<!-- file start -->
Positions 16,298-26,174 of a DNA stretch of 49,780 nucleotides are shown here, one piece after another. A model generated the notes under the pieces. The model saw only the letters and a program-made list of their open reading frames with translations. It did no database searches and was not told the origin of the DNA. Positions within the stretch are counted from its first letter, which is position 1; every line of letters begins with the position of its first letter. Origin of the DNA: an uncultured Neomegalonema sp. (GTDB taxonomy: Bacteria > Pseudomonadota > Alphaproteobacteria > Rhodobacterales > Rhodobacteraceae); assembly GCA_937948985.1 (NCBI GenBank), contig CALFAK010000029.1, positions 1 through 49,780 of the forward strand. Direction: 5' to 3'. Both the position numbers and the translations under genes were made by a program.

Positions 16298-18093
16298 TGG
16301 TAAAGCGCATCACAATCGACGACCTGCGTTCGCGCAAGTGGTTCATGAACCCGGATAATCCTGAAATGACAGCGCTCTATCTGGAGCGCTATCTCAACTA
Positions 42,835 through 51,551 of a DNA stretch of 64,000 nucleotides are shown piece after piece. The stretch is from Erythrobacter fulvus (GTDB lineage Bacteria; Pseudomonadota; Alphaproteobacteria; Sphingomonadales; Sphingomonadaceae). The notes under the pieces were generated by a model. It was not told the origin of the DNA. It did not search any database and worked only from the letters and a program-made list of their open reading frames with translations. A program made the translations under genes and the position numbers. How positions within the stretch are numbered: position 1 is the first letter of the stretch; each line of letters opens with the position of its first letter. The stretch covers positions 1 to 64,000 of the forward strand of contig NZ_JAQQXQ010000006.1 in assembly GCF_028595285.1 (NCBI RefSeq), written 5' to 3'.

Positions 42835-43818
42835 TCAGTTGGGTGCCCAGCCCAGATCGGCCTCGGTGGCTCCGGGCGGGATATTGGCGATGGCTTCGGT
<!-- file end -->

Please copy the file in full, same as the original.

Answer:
Positions 16,298-26,174 of a DNA stretch of 49,780 nucleotides are shown here, one piece after another. A model generated the notes under the pieces. The model saw only the letters and a program-made list of their open reading frames with translations. It did no database searches and was not told the origin of the DNA. Positions within the stretch are counted from its first letter, which is position 1; every line of letters begins with the position of its first letter. Origin of the DNA: an uncultured Neomegalonema sp. (GTDB taxonomy: Bacteria > Pseudomonadota > Alphaproteobacteria > Rhodobacterales > Rhodobacteraceae); assembly GCA_937948985.1 (NCBI GenBank), contig CALFAK010000029.1, positions 1 through 49,780 of the forward strand. Direction: 5' to 3'. Both the position numbers and the translations under genes were made by a program.

Positions 16298-18093
16298 TGG
16301 TAAAGCGCATCACAATCGACGACCTGCGTTCGCGCAAGTGGTTCATGAACCCGGATAATCCTGAAATGACAGCGCTCTATCTGGAGCGCTATCTCAACTA
Positions 42,835 through 51,551 of a DNA stretch of 64,000 nucleotides are shown piece after piece. The stretch is from Erythrobacter fulvus (GTDB lineage Bacteria; Pseudomonadota; Alphaproteobacteria; Sphingomonadales; Sphingomonadaceae). The notes under the pieces were generated by a model. It was not told the origin of the DNA. It did not search any database and worked only from the letters and a program-made list of their open reading frames with translations. A program made the translations under genes and the position numbers. How positions within the stretch are numbered: position 1 is the first letter of the stretch; each line of letters opens with the position of its first letter. The stretch covers positions 1 to 64,000 of the forward strand of contig NZ_JAQQXQ010000006.1 in assembly GCF_028595285.1 (NCBI RefSeq), written 5' to 3'.

Positions 42835-43818
42835 TCAGTTGGGTGCCCAGCCCAGATCGGCCTCGGTGGCTCCGGGCGGGATATTGGCGATGGCTTCGGT